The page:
What does “control” actually mean?

Saturday, February 5th, 2011
By Arthur Lui

Control

As I was conceiving the Table Tennis Database and going through all the ratings characteristics to include, “control” always seemed like an odd one. Speed and spin seem pretty clear. If you run an experiment using two rackets with the same blade and just compare two different rubbers, and use the same stroke to hit the ball, the faster one is the one that produces a higher velocity after impact. And with spin you can measure the rotations per minute (well probably not measure, but you can get a feel for how much spin was on the ball). These characteristics could be measured in a controlled lab. But control is hard to measure or even understand.

Definition?

How do you define control? Let’s say it’s “the ability to make the ball do what you want it to do.” But that means different things to different people who play different styles at different levels. If you’re an aggressive looper, you probably want a relatively spinny rubber to generate lots of topspin so the ball arcs down and stays on the table, and maybe couple that with medium to medium-fast speed. But in the short game, control could be the ability to play the ball short and low so opponents can’t open up the attack. In this case, I find I have the most control with a medium speed racket with a non-tacky rubber which is less receptive to incoming spin. So you have to apply control to a variety of situations, not just one particular stroke.

After considering all of the situations, if I were to create a control metric, I would put the maximum control on equipment with a speed rating of 7 and a spin rating of 7. The higher the speed and spin above that, the more the ball goes flying too far, and reacts too much to the opponent’s tricky serves, etc. On the lower end, if I was using a defensive blade with a speed of 4 and an anti-spin rubber with zero spin, I’d have a hard time making the ball do exactly what I want there as well. I laugh when I see rubber packages that advertise a 10/10 on all of speed, spin and control. Anything that deserves a 10 on speed and spin would be hard to control for most players.

Conclusion

In the end, I don’t think a generic “control” rating makes sense. I think you can figure out what control means to you personally based on the other characteristics like speed and spin, which are more objective.

A side note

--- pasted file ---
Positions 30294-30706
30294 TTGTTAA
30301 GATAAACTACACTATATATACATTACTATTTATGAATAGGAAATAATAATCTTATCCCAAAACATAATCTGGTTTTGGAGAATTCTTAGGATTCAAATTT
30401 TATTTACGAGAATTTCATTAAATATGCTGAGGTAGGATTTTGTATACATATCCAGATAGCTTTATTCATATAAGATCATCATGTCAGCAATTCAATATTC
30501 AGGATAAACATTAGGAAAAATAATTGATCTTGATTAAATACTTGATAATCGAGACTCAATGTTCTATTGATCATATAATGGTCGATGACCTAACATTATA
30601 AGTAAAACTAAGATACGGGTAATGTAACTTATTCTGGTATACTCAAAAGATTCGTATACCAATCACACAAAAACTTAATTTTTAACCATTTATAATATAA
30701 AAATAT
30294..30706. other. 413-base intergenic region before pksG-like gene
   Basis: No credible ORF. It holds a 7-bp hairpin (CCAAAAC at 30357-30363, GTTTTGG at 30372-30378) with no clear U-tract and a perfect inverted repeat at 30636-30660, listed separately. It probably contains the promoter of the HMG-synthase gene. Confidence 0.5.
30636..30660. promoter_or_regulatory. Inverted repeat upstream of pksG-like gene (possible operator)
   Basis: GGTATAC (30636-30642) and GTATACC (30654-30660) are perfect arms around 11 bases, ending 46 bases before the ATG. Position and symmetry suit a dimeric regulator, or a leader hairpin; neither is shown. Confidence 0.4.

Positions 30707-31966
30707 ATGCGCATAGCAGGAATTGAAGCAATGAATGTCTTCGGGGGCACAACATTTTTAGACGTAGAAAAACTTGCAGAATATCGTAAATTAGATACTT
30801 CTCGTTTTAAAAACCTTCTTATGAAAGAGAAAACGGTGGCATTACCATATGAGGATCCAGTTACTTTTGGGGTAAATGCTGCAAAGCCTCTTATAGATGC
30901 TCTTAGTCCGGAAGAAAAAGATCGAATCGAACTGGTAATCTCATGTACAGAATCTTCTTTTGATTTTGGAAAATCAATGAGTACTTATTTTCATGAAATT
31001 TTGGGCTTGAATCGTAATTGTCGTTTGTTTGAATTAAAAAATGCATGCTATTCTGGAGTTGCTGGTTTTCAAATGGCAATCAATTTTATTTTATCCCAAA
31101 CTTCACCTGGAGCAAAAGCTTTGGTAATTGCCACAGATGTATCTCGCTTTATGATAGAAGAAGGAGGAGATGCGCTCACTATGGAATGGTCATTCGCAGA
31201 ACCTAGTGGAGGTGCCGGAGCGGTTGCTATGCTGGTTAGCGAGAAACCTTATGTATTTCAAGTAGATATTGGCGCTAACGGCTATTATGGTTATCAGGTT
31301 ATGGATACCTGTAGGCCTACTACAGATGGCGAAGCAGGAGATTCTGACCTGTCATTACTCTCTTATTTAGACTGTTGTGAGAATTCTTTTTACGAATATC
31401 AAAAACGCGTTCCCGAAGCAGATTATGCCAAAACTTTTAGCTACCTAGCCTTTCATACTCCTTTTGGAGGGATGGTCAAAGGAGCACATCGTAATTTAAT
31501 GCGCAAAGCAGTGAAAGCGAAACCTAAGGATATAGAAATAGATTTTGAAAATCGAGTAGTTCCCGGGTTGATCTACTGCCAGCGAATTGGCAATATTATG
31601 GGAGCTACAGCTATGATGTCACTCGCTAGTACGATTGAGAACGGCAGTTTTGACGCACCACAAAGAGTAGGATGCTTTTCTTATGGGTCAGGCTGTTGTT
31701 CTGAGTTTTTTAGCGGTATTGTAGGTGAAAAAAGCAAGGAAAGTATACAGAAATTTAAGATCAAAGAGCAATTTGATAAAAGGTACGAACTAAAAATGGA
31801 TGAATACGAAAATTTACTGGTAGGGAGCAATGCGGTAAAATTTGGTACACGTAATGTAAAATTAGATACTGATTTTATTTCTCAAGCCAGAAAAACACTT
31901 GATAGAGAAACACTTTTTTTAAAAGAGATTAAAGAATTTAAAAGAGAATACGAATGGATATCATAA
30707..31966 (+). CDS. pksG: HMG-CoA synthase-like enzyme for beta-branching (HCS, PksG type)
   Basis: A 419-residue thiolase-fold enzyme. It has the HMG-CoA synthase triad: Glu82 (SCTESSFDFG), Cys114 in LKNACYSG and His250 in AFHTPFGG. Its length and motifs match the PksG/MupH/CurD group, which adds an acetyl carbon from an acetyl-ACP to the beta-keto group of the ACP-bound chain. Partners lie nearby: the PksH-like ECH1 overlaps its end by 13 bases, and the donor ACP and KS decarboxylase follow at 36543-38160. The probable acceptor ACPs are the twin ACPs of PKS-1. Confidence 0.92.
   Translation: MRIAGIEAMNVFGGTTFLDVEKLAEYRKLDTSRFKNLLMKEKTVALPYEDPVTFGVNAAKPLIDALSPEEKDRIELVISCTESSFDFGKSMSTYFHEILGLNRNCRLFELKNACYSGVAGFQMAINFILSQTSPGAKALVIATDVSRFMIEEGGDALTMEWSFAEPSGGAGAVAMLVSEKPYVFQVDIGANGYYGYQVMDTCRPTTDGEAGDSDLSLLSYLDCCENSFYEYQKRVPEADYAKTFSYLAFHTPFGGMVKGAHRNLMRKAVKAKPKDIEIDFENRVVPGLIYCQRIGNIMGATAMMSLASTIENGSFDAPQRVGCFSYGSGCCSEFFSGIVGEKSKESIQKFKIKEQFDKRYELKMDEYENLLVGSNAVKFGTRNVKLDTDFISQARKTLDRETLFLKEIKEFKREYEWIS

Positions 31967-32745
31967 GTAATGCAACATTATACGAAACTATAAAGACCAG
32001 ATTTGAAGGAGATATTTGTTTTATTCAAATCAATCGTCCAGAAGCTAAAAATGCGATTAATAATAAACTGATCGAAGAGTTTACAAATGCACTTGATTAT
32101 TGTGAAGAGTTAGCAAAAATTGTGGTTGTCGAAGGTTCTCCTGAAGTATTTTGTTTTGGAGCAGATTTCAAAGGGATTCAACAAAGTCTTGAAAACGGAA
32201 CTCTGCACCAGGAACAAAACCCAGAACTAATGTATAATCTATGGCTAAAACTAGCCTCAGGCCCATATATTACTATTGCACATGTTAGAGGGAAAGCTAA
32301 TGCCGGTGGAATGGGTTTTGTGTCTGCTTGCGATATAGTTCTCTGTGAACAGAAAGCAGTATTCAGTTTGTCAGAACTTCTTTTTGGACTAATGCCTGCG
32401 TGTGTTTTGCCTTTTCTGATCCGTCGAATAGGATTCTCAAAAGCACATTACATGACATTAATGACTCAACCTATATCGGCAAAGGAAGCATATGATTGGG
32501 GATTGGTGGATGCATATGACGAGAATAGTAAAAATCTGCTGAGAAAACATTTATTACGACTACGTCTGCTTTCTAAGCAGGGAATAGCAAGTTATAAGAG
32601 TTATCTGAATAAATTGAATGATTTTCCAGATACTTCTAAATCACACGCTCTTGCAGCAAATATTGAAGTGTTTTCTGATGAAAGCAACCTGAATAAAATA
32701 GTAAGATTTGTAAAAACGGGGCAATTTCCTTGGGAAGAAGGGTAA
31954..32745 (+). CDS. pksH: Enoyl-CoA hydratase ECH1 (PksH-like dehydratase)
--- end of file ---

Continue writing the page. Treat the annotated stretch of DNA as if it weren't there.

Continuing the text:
P.S. While we’re on the topic of control, I’d like to recommend that any player who has not reached a USATT rating level of 1900 stick to equipment around 8/10 or lower on speed (blades that are ALL or ALL+ rated). I see too many players that cannot handle their fast, OFF+ blades and as a result have half-developed small strokes because if they did full strokes the ball would go flying. Stick to an ALL+ racket and learn to develop power from your strokes, not from your equipment.

Do you think the control rating should be removed from equipment packaging?

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Comments

5 Responses to “What does “control” actually mean?”

  1. Control means doing everything you want with the ball.

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  2. random says:

    okay really, my ctta rating is 100, and i use a stiga clipper cc as my blade (offensive), a stiga neos synergy tech for my forehand and a stiga innova ultralight synergy tech for backhand(it is the lightest)。

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  3. James R says:

    To me control means being able to place the ball where I want it, when I want it and how I want it, in spite of my opponents shot/spin/placement/speed/power.
    It means the blade/rubber combination is capable of either absorbing and/or redirecting your opponents incoming shot and overriding the ball characteristics they imparted on the ball with your own characteristics.
    I hope this helps.

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  4. Nem says:

    “control” should be removed as a category for rating a table tennis racquet because control per se depends on how the player handles his paddle. He may be using the highest or the lowest “control” rated racquet but he himself doesnt know how to control his strikes, evrything is but futile, useless, nothing. Simpy put if the player knows the spin and speed of his racquet then he should take control of it by himself (by learning it). “control” is something that is within the control of the player not by the ping pong racket manufacturers.

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    • Arthur Lui says:

      Hi Nem, thanks for the comment. I definitely agree that control depends on the player. Imagine the same player now doing an experiment, where he switches between two rackets: (A) A fast carbon blade with Tenergy 05’s on both sides [low control] and (B) A medium speed blade with some medium speed/spin rubbers [high control]. Which do you think he will be able to control better?

      I imagine that this same player, who has a lot of trouble controlling his strokes, will play better with racket (B) versus racket (A). The overall result definitely depends on the player himself, but that same player in the majority of the cases should have more “overall control” with a high control racket.

      It’s definitely not as clearly dependent on the equipment the way speed/spin are, but I’m not sure I’d go as far as completely removing it as a characteristic since it still plays a significant part in the overall control.

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